Commentary Magazine has an interesting article by Charles Murray discussing the origins of Jewish Genius.
Since its first issue in 1945, COMMENTARY has published hundreds of articles about Jews and Judaism. As one would expect, they cover just about every important aspect of the topic. But there is a lacuna, and not one involving some obscure bit of Judaica. COMMENTARY has never published a systematic discussion of one of the most obvious topics of all: the extravagant overrepresentation of Jews, relative to their numbers, in the top ranks of the arts, sciences, law, medicine, finance, entrepreneurship, and the media.He doesn't come to any firm conclusions. He does ask a lot of interesting questions.
I have personal experience with the reluctance of Jews to talk about Jewish accomplishment—my co-author, the late Richard Herrnstein, gently resisted the paragraphs on Jewish IQ that I insisted on putting in The Bell Curve (1994). Both history and the contemporary revival of anti-Semitism in Europe make it easy to understand the reasons for that reluctance. But Jewish accomplishment constitutes a fascinating and important story. Recent scholarship is expanding our understanding of its origins.
And so this Scots-Irish Gentile from Iowa hereby undertakes to tell the story. I cover three topics: the timing and nature of Jewish accomplishment, focusing on the arts and sciences; elevated Jewish IQ as an explanation for that accomplishment; and current theories about how the Jews acquired their elevated IQ.
In the letters to the editor section of the magazine he gets asked a few questions. Here is one.
To the Editor:Charles Murray replies:
Charles Murray’s consideration of the historical sources of higher-than-average Jewish intelligence and cultural achievement is the most informed and intelligent on the subject that I know of. That it is written by a non-Jew is, I believe, instructive for many of us who tend to take pride in Jewish achievements. We must always keep in mind that the overwhelming majority of great cultural creators of mankind have not been Jewish, and that achievement is by no means a Jewish monopoly.
We should also be aware that a number of factors—rising rates of intermarriage, the increasing insularity of some religious Jews—raise considerable questions about whether Jewish cultural and creative achievement will be as disproportionately great in the next 200 years as it has been in the previous 200.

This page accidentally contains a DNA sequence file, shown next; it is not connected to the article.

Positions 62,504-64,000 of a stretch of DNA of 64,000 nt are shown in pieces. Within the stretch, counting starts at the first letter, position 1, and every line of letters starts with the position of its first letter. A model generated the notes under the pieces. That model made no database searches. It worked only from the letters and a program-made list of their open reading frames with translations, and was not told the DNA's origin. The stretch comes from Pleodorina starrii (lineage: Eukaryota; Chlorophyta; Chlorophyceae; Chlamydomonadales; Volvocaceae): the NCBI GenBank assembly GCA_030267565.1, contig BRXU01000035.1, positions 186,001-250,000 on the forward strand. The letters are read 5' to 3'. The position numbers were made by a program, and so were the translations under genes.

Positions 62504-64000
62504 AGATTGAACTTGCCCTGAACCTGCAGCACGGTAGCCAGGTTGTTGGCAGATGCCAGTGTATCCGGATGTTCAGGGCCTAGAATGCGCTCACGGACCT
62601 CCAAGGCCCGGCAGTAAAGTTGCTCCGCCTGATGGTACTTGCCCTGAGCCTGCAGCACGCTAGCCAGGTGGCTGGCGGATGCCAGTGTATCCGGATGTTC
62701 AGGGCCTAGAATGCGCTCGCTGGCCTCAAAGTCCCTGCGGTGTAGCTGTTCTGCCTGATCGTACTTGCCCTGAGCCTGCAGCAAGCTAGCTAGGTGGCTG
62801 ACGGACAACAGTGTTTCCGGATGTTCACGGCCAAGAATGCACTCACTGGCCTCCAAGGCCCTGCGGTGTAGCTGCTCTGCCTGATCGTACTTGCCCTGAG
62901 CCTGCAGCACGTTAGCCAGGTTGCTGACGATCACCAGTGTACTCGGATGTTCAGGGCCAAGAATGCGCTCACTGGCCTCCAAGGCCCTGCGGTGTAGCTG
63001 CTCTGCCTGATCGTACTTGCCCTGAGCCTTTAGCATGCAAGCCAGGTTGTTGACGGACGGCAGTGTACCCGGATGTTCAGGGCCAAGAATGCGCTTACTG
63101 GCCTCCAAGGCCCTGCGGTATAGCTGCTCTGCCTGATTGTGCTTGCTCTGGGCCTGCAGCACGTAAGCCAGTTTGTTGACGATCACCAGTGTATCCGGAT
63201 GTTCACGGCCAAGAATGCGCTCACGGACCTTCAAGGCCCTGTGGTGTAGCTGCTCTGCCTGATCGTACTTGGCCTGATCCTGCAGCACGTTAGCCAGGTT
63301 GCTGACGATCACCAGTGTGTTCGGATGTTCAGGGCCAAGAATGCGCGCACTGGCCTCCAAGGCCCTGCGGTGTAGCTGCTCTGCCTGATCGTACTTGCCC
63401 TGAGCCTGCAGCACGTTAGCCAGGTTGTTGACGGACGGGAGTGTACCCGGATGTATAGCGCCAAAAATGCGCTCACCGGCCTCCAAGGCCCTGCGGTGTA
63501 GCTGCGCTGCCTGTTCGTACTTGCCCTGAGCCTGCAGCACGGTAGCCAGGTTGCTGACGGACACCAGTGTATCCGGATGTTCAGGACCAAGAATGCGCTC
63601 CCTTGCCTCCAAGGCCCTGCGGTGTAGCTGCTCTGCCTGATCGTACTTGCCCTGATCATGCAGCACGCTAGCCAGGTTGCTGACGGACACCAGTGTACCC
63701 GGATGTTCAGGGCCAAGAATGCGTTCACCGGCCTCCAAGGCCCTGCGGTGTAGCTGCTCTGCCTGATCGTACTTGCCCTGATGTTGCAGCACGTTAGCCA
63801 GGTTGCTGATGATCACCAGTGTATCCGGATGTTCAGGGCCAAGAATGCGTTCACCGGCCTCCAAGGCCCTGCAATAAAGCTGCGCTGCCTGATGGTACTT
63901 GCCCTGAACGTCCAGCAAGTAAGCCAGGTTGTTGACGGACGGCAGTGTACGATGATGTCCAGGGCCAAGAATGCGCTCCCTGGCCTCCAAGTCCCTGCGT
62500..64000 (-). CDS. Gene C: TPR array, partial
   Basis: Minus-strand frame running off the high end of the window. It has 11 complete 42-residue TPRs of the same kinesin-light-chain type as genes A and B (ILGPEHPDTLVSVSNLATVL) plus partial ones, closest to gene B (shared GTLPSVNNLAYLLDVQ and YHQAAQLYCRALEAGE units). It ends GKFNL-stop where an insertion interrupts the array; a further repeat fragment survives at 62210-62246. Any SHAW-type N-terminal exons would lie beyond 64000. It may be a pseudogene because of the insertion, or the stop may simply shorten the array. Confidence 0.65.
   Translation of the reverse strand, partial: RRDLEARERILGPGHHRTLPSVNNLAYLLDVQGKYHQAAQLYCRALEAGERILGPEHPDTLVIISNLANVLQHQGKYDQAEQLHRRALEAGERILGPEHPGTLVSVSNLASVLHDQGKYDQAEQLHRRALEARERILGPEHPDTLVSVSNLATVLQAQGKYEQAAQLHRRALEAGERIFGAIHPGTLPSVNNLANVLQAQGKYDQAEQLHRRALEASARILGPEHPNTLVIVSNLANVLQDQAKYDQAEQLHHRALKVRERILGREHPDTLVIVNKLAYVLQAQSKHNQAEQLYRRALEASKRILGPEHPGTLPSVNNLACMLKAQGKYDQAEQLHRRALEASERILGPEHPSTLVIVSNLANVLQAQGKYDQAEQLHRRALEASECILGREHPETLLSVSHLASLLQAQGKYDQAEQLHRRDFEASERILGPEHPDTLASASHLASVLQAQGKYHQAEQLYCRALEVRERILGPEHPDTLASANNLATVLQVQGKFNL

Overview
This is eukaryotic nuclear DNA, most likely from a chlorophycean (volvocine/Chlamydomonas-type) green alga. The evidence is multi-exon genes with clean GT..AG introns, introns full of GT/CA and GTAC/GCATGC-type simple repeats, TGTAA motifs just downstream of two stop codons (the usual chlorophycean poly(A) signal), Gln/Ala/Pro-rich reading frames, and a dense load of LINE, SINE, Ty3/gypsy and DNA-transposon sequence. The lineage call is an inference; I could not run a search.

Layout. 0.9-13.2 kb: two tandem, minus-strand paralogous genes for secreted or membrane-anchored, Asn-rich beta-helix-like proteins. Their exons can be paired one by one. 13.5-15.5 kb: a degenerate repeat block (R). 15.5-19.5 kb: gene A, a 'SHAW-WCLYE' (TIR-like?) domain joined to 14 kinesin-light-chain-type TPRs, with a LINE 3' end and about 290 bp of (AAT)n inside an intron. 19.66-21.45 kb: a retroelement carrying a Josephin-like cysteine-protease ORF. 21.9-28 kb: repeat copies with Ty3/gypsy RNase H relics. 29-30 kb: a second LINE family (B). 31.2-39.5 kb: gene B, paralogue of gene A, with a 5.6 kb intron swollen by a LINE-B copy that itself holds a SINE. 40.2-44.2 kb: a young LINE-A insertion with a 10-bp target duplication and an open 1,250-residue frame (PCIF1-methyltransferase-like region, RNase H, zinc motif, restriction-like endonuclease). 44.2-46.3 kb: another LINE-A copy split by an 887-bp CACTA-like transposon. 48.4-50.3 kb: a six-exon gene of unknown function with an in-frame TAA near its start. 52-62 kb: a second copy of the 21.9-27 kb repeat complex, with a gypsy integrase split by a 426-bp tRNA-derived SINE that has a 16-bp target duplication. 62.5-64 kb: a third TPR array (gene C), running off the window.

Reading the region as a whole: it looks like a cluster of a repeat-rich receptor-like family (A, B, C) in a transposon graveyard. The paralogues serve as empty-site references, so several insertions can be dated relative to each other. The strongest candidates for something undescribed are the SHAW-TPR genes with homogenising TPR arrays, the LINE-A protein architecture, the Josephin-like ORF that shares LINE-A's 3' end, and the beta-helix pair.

Shalom Freedman’s first point is of course correct: Jews are disproportionately represented in the ranks of outstanding achievers but, in raw terms, non-Jews are in the great majority. I proudly join Eoghan Harris in noting that among them are Scots and Irish, and even the occasional Scot-Irish. Mr. Freedman’s worries about intermarriage are justified if the question is the survival of a robust Jewish culture, but less so with respect to IQ. On average, Jews do not marry randomly selected Gentiles, but ones they meet in college or workplace, which in turn means spouses whose own mean IQ is also considerably above the Gentile mean. Increasing cognitive stratification independent of ethnicity or social origins is the ignored story of today’s evolving class structure—the story that the late Richard Herrnstein and I tried to bring to public attention in The Bell Curve (1994).I discusses The Bell Curve and other sources extensively in Inequality. What it comes down to is that these days the big advances in science, technology, and business tend to come from the smartest people. These kinds of advances make us all absolutely richer (the poor in America are fat - some call this a bug, I call it a feature) while it makes the poor relatively poorer (income inequality grows). Personally I think that giving these huge incentives to our brightest people is what makes America what it is. Murray thinks there should be some noblesse oblige provided through government and he is a libertarian. I tend to agree.
As my friend Jose Arias used to say: welfare is the price we pay to keep the lower classes from revolting. I think what we have done with welfare in terms of encouraging work is a good idea. If for no other reason that it provides some cultural cohesion. We all have our shoulders to the wheel. My friend Bob used to say that "Liberty is just equality in school". There is no way equality in school can be accomplished without destroying the effectiveness of our schools. I might add that Bob was a lot older when he first said that. He is younger than that now.
Cross Posted at Classical Values and at The Astute Bloggers